The “blank check” companies known these days as SPACs, or special-purpose acquisition companies, have enjoyed an astonishing burst of popularity. Check out their growth below, as recorded by spacresearch.com.
In other words, from 2014 to 2020, the funds that SPAC offerings raised increased nearly 50-fold.
But spectacular growth has brought investors less-than-impressive results. Those who get in early—before the SPAC acquires a target company—have seen their share values spike higher, while the general public gets in later and usually sees their investments wither away.
Hundreds of SPAC company charts are available, and many show essentially the same traits:
When SPACs are still simply financial instruments that haven’t acquired a company, their stock tends to trade at basically its cash value, and with hardly any volume at all because there’s no reason anyone would invest with such an indeterminate future.
Once a company is acquired, the volume of trading surges and the price often pushes higher, based on optimism, enthusiasm and the positive attention raised by the former “shell” of a company merging with a profit-seeking enterprise.
Once the proverbial fever has passed, the shares peak and reverse course, often tumbling to almost exactly where they started.
Five examples illustrate this behavior. Fifty such charts could have been offered, but the repetition would not make the point any more clearly.
Not all SPAC stocks resemble an upside-down letter “V,” but even the better-performing issues don’t have much to recommend them. However, they’re still worth examining because some SPAC stocks do eventually behave like stocks that became public via more traditional routes.
Luminar Technologies (LAZR) had a spectacular run-up in late December and early January as it ascended from about $10 to nearly $50. A 19-year-old whiz kid founded the company and received plenty of attention for its technology for self-driving vehicles.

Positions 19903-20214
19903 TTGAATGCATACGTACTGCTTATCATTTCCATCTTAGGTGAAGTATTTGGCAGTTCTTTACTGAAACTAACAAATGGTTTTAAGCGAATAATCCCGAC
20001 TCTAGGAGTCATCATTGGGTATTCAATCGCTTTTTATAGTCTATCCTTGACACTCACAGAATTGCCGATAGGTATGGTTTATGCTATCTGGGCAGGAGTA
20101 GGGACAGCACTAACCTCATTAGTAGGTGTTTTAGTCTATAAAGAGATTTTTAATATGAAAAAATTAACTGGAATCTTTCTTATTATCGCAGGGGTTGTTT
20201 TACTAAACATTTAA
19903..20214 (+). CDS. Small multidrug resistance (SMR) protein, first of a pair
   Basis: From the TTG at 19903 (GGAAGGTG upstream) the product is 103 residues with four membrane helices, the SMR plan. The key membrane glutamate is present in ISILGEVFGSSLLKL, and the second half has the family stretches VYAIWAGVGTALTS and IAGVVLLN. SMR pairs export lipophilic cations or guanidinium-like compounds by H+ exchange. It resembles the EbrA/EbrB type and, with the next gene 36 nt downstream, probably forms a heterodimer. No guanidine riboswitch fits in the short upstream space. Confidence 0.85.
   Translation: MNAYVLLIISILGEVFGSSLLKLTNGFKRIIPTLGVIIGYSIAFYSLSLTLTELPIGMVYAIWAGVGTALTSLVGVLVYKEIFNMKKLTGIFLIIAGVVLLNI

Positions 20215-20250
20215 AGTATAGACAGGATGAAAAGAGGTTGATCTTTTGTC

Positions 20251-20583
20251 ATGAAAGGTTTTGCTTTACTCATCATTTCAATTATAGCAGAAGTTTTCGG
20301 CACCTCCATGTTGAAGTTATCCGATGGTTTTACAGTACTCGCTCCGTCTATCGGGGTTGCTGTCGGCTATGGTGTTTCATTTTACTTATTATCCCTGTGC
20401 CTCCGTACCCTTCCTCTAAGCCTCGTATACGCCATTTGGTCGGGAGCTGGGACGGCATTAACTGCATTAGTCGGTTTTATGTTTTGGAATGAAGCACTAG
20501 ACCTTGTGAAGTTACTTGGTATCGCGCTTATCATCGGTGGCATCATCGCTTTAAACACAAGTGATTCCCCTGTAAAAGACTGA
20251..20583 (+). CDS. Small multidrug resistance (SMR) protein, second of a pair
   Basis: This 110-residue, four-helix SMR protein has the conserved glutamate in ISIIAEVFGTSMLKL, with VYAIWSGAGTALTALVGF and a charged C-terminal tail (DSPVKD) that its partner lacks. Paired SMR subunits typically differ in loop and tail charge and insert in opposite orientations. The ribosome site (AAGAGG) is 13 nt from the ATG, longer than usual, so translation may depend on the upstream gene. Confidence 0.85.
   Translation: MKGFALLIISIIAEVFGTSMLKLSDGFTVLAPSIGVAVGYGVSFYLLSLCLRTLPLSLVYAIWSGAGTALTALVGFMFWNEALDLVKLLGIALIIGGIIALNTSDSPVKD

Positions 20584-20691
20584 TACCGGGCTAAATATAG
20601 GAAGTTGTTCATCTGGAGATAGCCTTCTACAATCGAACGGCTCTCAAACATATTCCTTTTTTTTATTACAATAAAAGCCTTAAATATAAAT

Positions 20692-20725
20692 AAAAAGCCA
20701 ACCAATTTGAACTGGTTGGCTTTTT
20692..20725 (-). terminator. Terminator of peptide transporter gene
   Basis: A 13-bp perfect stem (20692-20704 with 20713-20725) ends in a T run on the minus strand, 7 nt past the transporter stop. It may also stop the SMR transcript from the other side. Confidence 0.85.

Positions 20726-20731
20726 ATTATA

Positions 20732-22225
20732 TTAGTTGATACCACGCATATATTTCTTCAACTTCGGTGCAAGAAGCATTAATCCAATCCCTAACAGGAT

As a chart, the Luminar price action hammered out a clean right triangle pattern and looked poised to leap higher, but it broke the supporting trendline of its triangle in February, and the pattern failed. It soon found its price at half its peak value from just weeks earlier.
In recent months, companies with anything to do with electric vehicles have attracted investors’ attention because of Tesla’s (TSLA) phenomenal success in the public markets. Lordstown Motors (RIDE) was a SPAC issue that went from about $10 to above $30, similar in style to Luminar, and—also in a similar fashion—sputtered into a fall. The stock made three attempts to get past the $30 level but never did so in a sustainable way. Just like Luminar, it found itself at half its peak price.
Another maker of electric cars, Fisker (FSR), has had a better time of it. Its ascent wasn’t as rapid as Lordstown’s, but its descent has not been as severe. The stock seems to have found a firm foundation just above $14, and it briefly doubled from that price in February 2021. The breakdown in Fisker has been relatively modest compared with other high-flying SPAC stocks.
A company featured in the April Luckbox, Virgin Galactic (SPCE), was one of the most successful SPAC offerings. Broadly speaking, the stock has been creating a series of higher highs and higher lows, and it has found relatively strong support at approximately the $28 price level.
Of all the stocks examined here, the healthiest looking is DraftKings (DKNG), which over a couple of years has ascended in price by about 600%. More importantly, the increase in price is within the context of a relatively steady and constructive pattern.
From late 2019 through March 2020, DraftKings had the same kind of “up then down” failure in price that most SPACs have experienced. In sharp contrast to most SPACs, however, the company began to climb steadily in price, pushing past its former high.
Most of its gains took place in just two months—April and May of 2020—when it gained about 400% in price. Then, after creating a saucer pattern, it went on to construct a right triangle pattern, from which it pushed to a lifetime high. The behavior has been somewhat capricious, but it’s a virtual superstar compared with its SPAC brethren.
Run, don’t walk
The performance of SPAC stocks overall should give investors pause. More often than not, the principal beneficiaries of these financial instruments have been the very early investors and the private companies the SPACs acquire. As most of these charts illustrate, SPAC stocks tend to be losers for many passive investors—with notable exceptions, such as Virgin Galactic and DraftKings.
Tim Knight has been using technical analysis to trade the markets for 30 years. He hosts Trading the Close daily on the tastytrade network and offers free access to his charting platform at slopecharts.com.